I’ve been meaning to say something on some more water + city issues raised by mammoth a short time ago, but I haven’t gotten around to it. Mammoth points us to another entrant in the design competition for Toronto’s Port Lands (following up on some of the discussion about McMillan Two). The project, called River+City+Life, aims to re-imagine urban wetlands rather than simply recreate a faux natural setting.
The design team faced a complex challenge: to renaturalize the mouth of the Don River while simultaneously reengineering the flood plain and creating a new thriving edge to the city’s downtown. Working at the confluence of urban core and derelict waterfront, Stoss pursued an adaptive strategy based on the primacy of the river and its dynamics. Of particular significance is the project’s explicit emphasis on building resilience, which was to be achieved by recalibrating the mouth of the river and its floodplain as a new estuary — not a restored estuary, but a landscape transformed through the creation of a new river channel and “river spits” — sculpted landforms capable of withstanding changing lake levels and seasonal flooding, while also providing new spaces for recreation and housing.
By proposing new, integrated ecologies for the site, organized principally by the river and its innate properties, the Stoss plan “puts the river first.” This constitutes a complete reversal of a century and a half of straightening, channelizing and deepening the river for the economic benefit of the citizens of Toronto. Centered on renewal rather than restoration, the design strategy comprises adaptation to occasional flooding, mediation between native and alien species, and a thick layering of habitats and edges, both cultural and natural, seasonal and permanent. In this way River+City+Life weaves a resilient urban tapestry of public amenity, urban edge and ecological performance, conceiving the city as a hybrid cultural–natural space and setting in motion long-term evolutionary processes in which new ecologies would be encouraged not suppressed.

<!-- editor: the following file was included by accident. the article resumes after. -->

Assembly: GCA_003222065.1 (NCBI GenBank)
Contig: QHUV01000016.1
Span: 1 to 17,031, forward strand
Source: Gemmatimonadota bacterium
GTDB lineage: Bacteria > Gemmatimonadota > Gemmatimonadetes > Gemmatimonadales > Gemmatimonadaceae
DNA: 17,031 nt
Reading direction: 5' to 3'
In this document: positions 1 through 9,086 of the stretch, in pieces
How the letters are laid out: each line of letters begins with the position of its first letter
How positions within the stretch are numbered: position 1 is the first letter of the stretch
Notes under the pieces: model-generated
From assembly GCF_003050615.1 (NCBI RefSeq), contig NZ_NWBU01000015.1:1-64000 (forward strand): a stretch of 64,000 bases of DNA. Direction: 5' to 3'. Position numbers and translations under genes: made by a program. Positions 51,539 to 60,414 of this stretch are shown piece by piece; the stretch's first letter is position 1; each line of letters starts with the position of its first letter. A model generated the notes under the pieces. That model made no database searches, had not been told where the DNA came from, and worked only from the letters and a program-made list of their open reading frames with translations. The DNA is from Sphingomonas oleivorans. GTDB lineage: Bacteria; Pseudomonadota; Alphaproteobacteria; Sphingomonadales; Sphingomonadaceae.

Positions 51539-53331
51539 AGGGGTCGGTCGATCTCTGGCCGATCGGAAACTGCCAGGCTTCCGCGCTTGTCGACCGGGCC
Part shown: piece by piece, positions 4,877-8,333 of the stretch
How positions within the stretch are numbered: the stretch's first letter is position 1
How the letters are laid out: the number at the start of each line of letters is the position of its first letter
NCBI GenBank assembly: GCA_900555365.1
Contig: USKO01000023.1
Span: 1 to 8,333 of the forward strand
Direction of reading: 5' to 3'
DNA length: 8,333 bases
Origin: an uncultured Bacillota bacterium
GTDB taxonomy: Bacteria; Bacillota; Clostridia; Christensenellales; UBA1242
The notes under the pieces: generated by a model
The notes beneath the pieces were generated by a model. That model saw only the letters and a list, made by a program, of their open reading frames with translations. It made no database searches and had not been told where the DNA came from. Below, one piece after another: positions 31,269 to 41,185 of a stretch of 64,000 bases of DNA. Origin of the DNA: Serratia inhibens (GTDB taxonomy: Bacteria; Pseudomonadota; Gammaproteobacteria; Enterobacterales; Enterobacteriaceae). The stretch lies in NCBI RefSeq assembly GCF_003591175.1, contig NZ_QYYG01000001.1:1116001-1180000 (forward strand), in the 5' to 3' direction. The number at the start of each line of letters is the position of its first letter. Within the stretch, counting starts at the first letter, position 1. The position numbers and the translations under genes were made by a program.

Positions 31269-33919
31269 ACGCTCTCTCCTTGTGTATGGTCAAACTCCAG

This is the kind of potential meshing of green infrastructure, site, and urbanism we should demand from McMillan Two. Though this specific example raises some questions in my mind about public space, streetscapes, and other urban design elements – the overall approach of the city and its infrastructure as a kind of living machine is fascinating.
With this specific proposal, a few of those renderings and massing studies scare me from an urban design standpoint – with arcaded buildings suspended over streets and sidewalks – but it’s a tremendously interesting idea to play around with.
Speaking of water…